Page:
According to the critics, “the proliferation of 401(k) plans has exposed workers to big drops in the stock market and high fees from Wall Street money managers while making it easier for companies to shed guaranteed retiree payouts.” The alleged result is that a lot of Americans, maybe even most of them, are dangerously underprepared for their retirements. Some people want to scrap the 401(k) altogether.
As Megan McArdle of Bloomberg View notes, picking on 401(k)s obscures the major difficulty in funding retirement: Whatever type of plan is used, people have to restrain their consumption during their working years to be able to consume in retirement. But there’s also a positive story to be told. Whatever problems the U.S. pension system has, they are smaller than they ever were before.
For starters, our mix of 401(k)s, traditional pensions and Social Security is working relatively well for most current retirees. Roughly three-quarters of them say they’re living comfortably -- which is higher than the percentage of Americans of working age who say the same. Using data from the Federal Reserve’s Survey of Consumer Finances, my American Enterprise Institute colleague Andrew Biggs calculates that senior households in 2013 had annual incomes 34 percent higher than such households in 1989. Younger households in 2013 showed much less improvement over their predecessors.
Saving among today’s workers keeps rising. In 1970, people in the middle 40 percent of the income distribution had 33 percent of their annual incomes saved in retirement plans, Biggs estimates. Their equivalents today have 210 percent of their incomes socked away. And don’t assume young people are slacking off: Millennials are saving a higher proportion of their incomes in retirement plans than Generation X’ers did at the same age.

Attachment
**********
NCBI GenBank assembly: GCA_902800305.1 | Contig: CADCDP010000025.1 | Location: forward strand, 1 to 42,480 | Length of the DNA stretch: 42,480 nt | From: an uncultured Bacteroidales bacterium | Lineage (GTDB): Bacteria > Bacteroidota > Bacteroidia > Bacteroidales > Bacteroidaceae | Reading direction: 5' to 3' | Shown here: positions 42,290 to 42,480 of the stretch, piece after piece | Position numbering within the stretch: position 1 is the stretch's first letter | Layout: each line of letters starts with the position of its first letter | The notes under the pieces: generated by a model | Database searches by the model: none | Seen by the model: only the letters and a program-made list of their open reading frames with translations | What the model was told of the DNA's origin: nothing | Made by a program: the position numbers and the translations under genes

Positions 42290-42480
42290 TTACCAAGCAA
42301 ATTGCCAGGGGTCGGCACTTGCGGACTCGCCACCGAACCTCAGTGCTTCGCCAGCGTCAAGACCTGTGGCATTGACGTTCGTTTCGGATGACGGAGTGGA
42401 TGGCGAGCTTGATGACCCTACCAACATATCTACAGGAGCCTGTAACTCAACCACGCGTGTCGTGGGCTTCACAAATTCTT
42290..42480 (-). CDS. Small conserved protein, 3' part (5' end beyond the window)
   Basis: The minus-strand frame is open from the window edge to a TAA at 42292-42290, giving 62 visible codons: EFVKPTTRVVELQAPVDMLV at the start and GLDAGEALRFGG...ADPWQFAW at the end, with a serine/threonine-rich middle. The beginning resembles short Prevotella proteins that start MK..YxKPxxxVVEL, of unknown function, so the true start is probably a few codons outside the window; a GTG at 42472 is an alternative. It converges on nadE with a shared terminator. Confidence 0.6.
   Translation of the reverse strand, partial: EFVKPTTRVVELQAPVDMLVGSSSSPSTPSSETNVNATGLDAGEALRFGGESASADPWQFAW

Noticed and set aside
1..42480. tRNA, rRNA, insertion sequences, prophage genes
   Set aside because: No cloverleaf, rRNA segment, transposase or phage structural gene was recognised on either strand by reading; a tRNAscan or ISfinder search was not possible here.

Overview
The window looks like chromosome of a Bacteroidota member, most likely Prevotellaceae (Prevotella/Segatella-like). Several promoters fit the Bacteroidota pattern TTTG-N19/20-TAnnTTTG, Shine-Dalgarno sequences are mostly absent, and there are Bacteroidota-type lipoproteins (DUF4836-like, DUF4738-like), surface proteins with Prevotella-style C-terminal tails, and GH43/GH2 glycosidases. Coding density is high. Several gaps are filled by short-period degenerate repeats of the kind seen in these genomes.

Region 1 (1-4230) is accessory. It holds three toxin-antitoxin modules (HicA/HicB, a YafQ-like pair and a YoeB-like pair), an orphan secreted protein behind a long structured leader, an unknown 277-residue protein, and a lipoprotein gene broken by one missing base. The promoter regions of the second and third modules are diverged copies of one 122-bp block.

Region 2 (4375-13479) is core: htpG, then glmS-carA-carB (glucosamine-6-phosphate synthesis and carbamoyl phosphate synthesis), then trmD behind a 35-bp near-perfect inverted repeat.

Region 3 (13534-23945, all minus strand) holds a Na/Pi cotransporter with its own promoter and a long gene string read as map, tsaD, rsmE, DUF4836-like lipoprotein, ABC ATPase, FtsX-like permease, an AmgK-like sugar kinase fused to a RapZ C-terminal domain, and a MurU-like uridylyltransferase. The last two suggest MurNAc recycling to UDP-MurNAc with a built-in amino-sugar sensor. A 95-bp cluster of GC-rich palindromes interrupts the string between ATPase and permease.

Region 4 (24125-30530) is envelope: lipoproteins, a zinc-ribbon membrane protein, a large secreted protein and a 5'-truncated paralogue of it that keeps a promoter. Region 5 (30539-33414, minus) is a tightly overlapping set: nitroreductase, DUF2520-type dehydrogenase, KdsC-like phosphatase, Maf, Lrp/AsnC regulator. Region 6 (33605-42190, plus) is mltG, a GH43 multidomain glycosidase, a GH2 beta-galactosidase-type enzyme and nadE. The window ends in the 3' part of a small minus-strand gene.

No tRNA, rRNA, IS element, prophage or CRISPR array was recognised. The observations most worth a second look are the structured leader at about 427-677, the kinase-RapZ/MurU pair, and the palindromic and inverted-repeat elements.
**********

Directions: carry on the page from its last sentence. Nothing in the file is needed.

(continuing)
Criticism of 401(k)s frequently idealizes the defined-benefit plans they have largely replaced. It’s true that 401(k) participants have more responsibility for their retirements than defined-benefit plans involved, and they are also exposed to market risk. Andrew Samwick, a professor of economics at Dartmouth College, pointed out in an interview that defined-benefit plans had their own risks. The company sponsoring those plans could skimp on pension contributions, or allocate its investments poorly, or go bankrupt and leave plan participants short.
And the shift to 401(k)s has coincided with a large increase in the number of people with retirement plans: Most workers didn’t have those defined-benefit pensions. “People have a very distorted notion of how good things were under defined-benefit plans or how good they would be today if that system of defined-benefit plans had continued,” Samwick said.
None of this means that 401(k)s couldn’t be better, or that public policy concerning retirement couldn’t improve. But the improvements we should be considering would expand 401(k)-style plans to people who don’t have access to them. We could, for example, make it possible for small businesses to join together to offer their employees such plans. Our system, that is, has real strengths, and we should build on them rather than abandon it.
This column does not necessarily reflect the opinion of the editorial board or Bloomberg LP and its owners.